By Sandra Moguel, legal adviser AIDA, @sandra_moguel
A few weeks ago I was fortunate to visit the Caribbean in Puerto Rico. I was excited about the idea of finding similarities between Puerto Ricans and Mexicans coral reefs.
The experience was as wonderful as expected. However, he called my attention to see in all my dives copies lionfish , a native species in the Indian Ocean.
More than ten years ago, copies of lionfish escaped from an aquarium in Miami. Now, this threatens the survival of other marine animals and plants of Caribbean reefs.
This species of fish is aggressive and venomous , nocturnal and with few animals that may eat them; its existence in the Caribbean Sea destroys biopersidad reef coral larvae to eat or species of native youth, preventing the completion of their reproductive cycle.
The Convention on Biological persidad (CBD) defines invasive species, including lionfish, as "those who thrive unassisted human and natural habitats threaten or semi, outside their usual range."
They are also one of the main causes of loss biopersidad worldwide. Only in 2006, the National Commission for Knowledge and Use of Biopersidad (CONABIO) reported that there were at least 800 invasive species in Mexico, including 665 plants, 77 fish, two amphibious eight reptiles, 30 birds and six mammals .
In Canada, invasive alien species include at least 27 percent of all vascular plants: 181 insects, 24 birds, 26 mammals, two reptiles, four amphibians, several specimens of fungi and mollusks, and 55 freshwater fish.
The spread of these species increases due to changes in land use I mean for example logging and desmonte-, alteration of ecosystems and climate change phenomena that affect the vulnerability of habitats. In the case of the lionfish, it spread due to an accidental release, but natural events such as hurricanes could increase their dispersion.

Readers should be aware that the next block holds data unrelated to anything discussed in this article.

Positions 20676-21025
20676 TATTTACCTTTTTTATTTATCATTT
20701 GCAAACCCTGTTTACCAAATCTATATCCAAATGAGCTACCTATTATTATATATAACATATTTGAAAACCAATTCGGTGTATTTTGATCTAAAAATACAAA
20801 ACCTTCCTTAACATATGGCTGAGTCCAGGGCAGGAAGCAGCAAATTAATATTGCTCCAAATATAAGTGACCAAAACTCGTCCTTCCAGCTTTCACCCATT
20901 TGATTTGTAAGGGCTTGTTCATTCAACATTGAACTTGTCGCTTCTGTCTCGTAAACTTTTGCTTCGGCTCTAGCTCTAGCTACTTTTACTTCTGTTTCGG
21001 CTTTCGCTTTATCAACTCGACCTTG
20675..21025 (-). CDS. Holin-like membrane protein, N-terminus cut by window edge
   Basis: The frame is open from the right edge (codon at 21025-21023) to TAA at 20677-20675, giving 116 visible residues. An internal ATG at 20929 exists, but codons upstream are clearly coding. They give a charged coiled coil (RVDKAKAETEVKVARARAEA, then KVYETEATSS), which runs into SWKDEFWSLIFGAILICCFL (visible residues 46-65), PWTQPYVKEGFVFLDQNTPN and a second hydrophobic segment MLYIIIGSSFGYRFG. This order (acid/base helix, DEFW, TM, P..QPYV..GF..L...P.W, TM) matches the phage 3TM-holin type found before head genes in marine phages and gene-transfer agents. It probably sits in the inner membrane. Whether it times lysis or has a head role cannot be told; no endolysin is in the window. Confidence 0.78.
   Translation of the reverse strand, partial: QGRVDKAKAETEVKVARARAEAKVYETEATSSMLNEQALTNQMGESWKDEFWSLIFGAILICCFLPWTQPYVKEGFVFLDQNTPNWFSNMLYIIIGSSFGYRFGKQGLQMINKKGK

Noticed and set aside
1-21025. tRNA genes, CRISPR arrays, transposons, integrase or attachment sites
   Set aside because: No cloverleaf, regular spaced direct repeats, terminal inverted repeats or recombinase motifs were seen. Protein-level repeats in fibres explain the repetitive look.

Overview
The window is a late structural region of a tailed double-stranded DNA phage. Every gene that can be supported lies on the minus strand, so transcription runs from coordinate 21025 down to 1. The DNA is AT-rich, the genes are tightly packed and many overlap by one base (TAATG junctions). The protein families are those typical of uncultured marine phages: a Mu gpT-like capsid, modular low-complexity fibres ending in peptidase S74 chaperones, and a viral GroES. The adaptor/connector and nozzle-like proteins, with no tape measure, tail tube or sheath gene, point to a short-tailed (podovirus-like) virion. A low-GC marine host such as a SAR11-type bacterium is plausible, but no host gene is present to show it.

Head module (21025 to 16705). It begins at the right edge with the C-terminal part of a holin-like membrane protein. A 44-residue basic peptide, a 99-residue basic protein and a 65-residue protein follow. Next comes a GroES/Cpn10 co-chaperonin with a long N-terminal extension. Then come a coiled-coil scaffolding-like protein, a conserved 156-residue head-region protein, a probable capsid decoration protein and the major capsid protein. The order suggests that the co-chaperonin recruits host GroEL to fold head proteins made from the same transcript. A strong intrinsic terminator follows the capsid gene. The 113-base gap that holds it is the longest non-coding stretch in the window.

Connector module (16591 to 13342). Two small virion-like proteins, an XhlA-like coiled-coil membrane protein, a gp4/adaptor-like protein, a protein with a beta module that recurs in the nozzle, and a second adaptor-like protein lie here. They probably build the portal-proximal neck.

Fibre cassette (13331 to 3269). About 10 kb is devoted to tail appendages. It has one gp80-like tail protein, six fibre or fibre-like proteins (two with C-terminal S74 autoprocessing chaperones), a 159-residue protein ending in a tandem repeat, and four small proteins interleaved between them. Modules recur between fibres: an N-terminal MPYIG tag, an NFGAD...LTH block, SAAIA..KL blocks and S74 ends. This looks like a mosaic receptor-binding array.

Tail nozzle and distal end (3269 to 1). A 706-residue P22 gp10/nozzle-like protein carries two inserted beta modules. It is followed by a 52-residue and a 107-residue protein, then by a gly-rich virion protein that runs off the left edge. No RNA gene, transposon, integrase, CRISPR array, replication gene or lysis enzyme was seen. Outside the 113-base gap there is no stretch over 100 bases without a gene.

Invasive species not only cause economic losses , in this case fishing, because newcomers natives eat fish resources; It is also the fact that eradication strategies are costly .
The Convention on Wetlands of International Priority Importance , since 1999 calls in its resolution on Invasive Species and Wetlands to the parties to address in their actions the environmental, economic and social impact of the movement and transport of alien species in the propagation of the species invasive. Also it urges the assessment of the risk they entail.
For its part, the Commission for Environmental Cooperation of North America , also considers this environmental problem as a priority because the trade and traffic of people and goods related to free trade, increases the chances of transferring invasive species in the region.
Following up on the commitments to protect your biopersidad of invasive species , some countries in the hemisphere have been concerned about the issue. Just to cite a few examples, in Mexico, the National Commission of Natural Protected Areas (CONANP) via the National Invasive Species Strategy seeks the creation and implementation of an appropriate regulatory framework to combat them , that decisions are taken in coordination with the various authorities and the constant generation of scientific knowledge in this field.
In the United States there is a Council specializing in invasive species, as well as a Plan of Action to combat its spread.
Unfortunately, the natural predator of the lionfish -the mero- presents levels of overfishing, so it can not be considered as an option repopulation. The International Coral Reef Initiative formed by representatives of governments, academics and civil society, keeps the dialogue to find alternatives Persians to prevent the spread of this pest through its group of experts.
The spread of the lionfish is a regional environmental problem that not only affects the Mesoamerican Reef and reefs of Puerto Rico, but also covers the ecosystems of Costa Rica and Panama. Thus the issue of legal and public policy is needed to increase international cooperation and exchange of experiences and strategies to address the problem.